Breastplate formed of one piece. Globular form. Simple outward turns at the neck and arms. The rolls are tapered with a rounded profile on the outside, with a subtle crease in the front forming a very crude triangular roll. Short spray of flutes at the center composed of 5 full flutes with two step (one sided) flutes - one on each side. The flutes are accented by engraved lines. Pierced for laces at the center of the neck and with two marks. Waist flared to carry a fauld of 3 lames. The fauld lames secured to the flare by rivets and to each other by sliding rivets at the side. The bottom fauld lame has a narrow outward turn at the center which is slightly boxed. The breastplate is cut out at the sides of the waist. The sides and ends of the fauld lames extend significantly past the waist. This is typical of armours around 1500. Two buckles at the shoulders. Both appear to be old, but they are probably both associated. One is too nice for this simple armour and the mounting plate is decorated so that it appears to have been originally designed to be used on the surface of a piece of armour. Backplate formed of three plates with raised borders at the neck and waist and with one full flute and two one sided flutes at the center. These flutes are not accented with engraved lines. The back has a very full, rounded shape. The breast and back are secured by straps at the shoulders and would have been secured at the waist by a strap and buckle secured to the back plate. Leathers depend from the bottom plate of the fauld to secure tassets. All leather straps replaced. Given the way munition armours appear to fit, it is reasonable to assume that these breast and back really do form a cuirass. Nice example of a simple munition breast and back from the very beginning of the 16th century. A very similar cuirass in the Kienbusch Collection, Philadelphia (cat. no. 123, pl. LVII), which is described as having come from the Bayerisches Armeemuseum, Munich. A number of similar cuirasses are said to have been worn by the town guard of Munich in about 1500.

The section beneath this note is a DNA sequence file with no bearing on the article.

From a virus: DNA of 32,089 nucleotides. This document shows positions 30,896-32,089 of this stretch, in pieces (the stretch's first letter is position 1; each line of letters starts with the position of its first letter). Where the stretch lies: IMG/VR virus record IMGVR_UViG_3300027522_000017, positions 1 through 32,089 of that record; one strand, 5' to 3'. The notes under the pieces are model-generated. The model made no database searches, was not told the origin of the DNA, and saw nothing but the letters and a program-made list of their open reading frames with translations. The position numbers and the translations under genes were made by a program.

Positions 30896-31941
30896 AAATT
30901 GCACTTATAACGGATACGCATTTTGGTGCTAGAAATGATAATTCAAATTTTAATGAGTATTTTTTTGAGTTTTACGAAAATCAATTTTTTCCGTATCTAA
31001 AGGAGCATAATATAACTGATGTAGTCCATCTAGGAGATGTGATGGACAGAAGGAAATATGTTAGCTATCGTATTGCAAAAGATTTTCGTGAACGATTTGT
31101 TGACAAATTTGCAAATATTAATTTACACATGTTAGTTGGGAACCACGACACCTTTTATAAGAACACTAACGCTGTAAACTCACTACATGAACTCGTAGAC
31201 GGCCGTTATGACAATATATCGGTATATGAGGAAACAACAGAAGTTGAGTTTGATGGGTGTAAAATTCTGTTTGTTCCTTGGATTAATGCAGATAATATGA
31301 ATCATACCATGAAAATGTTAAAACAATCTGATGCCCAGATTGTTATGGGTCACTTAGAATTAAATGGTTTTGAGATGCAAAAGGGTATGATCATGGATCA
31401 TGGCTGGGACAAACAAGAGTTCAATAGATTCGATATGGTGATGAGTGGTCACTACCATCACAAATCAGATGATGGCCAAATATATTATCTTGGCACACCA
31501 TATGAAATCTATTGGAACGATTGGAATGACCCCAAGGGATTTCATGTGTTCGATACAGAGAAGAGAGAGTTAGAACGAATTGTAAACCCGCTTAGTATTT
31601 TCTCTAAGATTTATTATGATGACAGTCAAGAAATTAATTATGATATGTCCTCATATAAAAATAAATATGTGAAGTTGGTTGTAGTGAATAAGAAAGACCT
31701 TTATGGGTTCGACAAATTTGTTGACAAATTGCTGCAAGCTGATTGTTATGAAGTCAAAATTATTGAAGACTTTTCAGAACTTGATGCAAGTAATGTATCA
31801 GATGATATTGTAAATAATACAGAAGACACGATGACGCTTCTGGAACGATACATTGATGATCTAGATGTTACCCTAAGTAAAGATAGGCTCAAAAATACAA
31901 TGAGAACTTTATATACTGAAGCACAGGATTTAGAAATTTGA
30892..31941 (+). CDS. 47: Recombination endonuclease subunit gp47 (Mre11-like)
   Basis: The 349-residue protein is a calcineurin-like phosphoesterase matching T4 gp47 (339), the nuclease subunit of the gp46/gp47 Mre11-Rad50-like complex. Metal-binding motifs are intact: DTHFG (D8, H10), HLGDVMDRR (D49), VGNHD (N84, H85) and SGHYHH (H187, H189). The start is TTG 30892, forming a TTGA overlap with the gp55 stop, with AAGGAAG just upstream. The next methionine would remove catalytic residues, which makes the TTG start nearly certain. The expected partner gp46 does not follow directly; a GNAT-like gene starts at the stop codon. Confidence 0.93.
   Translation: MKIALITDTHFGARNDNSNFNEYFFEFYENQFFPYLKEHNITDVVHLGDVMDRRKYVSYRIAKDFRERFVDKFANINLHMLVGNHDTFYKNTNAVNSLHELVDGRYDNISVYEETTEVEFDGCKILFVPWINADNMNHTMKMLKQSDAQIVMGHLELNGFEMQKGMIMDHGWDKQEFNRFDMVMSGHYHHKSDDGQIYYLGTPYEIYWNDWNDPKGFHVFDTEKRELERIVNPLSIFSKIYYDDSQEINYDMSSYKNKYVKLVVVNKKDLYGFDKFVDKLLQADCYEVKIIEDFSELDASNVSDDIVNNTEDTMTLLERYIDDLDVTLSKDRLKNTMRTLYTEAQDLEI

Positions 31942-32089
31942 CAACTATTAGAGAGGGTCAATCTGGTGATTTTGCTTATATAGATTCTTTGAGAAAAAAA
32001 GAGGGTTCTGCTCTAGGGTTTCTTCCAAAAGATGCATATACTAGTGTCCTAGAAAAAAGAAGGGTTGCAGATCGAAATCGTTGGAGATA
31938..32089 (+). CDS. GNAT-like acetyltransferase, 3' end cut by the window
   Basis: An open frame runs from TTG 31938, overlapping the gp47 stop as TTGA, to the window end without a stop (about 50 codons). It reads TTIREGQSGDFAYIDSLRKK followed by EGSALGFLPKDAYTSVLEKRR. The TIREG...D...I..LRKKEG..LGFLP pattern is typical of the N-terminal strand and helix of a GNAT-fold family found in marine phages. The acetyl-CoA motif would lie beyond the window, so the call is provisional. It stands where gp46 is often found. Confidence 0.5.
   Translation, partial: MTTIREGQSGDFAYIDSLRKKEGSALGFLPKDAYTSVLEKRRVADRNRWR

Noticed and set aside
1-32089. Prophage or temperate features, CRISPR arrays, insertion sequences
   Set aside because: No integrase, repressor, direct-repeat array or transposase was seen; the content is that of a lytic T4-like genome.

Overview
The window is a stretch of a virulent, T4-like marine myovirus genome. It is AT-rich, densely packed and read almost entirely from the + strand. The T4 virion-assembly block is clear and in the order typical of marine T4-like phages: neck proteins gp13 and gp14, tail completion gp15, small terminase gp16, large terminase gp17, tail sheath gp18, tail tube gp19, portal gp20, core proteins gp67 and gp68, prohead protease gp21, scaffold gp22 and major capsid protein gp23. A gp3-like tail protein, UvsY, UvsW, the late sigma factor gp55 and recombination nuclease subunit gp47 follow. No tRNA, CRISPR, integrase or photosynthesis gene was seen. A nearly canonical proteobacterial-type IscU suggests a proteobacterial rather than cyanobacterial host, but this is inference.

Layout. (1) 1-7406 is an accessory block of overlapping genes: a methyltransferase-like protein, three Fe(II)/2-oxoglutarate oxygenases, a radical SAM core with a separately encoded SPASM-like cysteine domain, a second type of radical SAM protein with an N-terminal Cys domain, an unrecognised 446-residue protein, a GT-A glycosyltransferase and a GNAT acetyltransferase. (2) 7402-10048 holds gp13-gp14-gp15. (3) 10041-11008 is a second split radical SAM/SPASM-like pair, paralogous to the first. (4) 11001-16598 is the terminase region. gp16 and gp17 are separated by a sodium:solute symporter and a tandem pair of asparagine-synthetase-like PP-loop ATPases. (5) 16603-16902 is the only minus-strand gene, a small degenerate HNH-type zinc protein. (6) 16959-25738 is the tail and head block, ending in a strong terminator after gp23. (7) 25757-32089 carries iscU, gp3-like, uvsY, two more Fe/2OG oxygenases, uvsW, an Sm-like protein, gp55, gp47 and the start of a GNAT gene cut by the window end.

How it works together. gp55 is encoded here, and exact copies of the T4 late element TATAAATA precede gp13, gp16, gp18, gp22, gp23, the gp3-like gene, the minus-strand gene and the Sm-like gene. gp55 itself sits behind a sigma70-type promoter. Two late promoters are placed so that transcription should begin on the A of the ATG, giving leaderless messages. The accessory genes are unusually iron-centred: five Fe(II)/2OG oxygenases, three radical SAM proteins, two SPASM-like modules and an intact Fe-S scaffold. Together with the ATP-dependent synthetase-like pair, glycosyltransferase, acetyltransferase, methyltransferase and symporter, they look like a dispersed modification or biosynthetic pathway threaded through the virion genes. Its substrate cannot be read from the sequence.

Measurements: width between the arms 11 1/4 in., top center of the neck roll to the waist 13 1/4 in., width a the arm holes 14 5/8 in., width at the waist 10 1/8 in.(given the cut into the edge of the waist, it is wider than this at the real waist), fauld lames 1 3/4 - 1 7/8 in. tall at the center, backplate 13 in. wide across the top, 13 3/4 in. wide under the arms, 1 3/4 in wide at the waist, 12 1/2 in. tall at the center.
Thickness: variable - a few sample measurements indicate app. .090 in under the flutes in the center, .070 about half way around on the left hand side and .050 at the side under the left arm. Fauld mostly .030-.040, if there is a pattern they are thicker in the center. Backplate generally .040-.078, most thicker spots near the waist and upper right corner. Some spots up to .070 in. thick. Most of the surface .050-.060, thinning at the shoulder blades.
Weight: breastplate and fauld 5 pounds 15 ounces (2690 g), backplate 3 pounds 5.2 ounces (1505 g).
If you have any questions, please send them to Wade Allen
This site last updated Tue Mar 01 19:12:28 EST 2016